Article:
Ecological constraints and the propensity for population consequences of whale-watching disturbances

David Lusseau

Research output: Chapter in Book/Report/Conference proceedingChapter

1 Citation (Scopus)


Interactions between boats and cetaceans influence the behaviour of animals. Cetaceans will tend to evade boat interactions and these evasion tactics will lead to altered activity budgets (Williams et al., 2002, 2006; Nowacek et al., 2001, Lusseau, 2003, 2004). In some instances, those influences can have severe impacts for individuals and their populations (Lusseau, 2004, 2005a; Williams et al., 2006; Lusseau et al., 2006; Bejder et al., 2006). However, we currently have no way to determine a priori when boat-interaction effects will lead to biological impacts and when those will have population consequences. This lack of predictive power means that we lack the scientific foundations to manage the current rapid growth of the whale-watching industry and therefore the industry's sustainability is being questioned (Corkeron, 2004; Higham & Lusseau, 2007). In this chapter, I develop a conceptual understanding of how the natural constraints that populations face can be critical factors increasing the propensity for population consequences of whale-watching disturbances. This conceptualization is leading to the development of a number of predictions that I encourage the scientific community to test. Each of these hypotheses is highlighted in their relevant section and I also bring them together in the conclusion.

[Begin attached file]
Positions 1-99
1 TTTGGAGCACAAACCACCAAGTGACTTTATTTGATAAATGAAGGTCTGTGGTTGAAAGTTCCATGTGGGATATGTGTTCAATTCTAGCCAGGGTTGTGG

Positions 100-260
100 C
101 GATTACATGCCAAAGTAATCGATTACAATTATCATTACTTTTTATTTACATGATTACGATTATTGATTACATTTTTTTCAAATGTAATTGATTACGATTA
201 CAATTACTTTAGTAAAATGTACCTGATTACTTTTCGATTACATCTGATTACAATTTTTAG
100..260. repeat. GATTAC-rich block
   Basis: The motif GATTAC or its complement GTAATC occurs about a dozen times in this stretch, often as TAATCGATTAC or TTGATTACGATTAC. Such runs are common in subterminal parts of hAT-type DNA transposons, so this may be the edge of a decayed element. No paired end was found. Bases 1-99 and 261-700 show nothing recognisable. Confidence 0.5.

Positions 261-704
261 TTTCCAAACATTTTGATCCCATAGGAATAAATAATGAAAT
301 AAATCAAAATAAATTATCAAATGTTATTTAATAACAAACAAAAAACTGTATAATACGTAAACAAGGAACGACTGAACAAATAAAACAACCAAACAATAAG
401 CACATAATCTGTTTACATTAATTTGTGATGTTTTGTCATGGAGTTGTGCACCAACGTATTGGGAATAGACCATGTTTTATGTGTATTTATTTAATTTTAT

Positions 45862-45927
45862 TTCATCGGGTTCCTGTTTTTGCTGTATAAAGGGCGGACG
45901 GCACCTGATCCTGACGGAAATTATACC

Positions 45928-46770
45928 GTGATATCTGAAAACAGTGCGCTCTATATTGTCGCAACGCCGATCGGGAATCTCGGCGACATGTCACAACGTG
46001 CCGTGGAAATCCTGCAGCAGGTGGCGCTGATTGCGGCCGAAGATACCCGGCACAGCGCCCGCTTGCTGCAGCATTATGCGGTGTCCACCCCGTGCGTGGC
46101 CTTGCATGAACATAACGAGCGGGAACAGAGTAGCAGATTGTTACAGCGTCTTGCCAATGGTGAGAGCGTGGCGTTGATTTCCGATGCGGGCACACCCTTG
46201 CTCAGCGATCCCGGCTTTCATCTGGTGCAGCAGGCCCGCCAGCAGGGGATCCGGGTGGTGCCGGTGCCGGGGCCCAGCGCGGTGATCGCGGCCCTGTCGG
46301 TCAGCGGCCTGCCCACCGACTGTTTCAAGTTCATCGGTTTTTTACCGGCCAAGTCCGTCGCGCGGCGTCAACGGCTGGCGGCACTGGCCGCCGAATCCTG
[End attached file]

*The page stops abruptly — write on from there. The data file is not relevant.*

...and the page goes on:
Original languageEnglish
Title of host publicationWhale-Watching
Subtitle of host publicationSustainable Tourism and Ecological Management
EditorsJames Higham, Lars Bejder, Rob Williams
Place of PublicationCambridge
PublisherCambridge University Press
Number of pages13
ISBN (Print)9781139018166, 9780521195973
Publication statusPublished - Apr 2014


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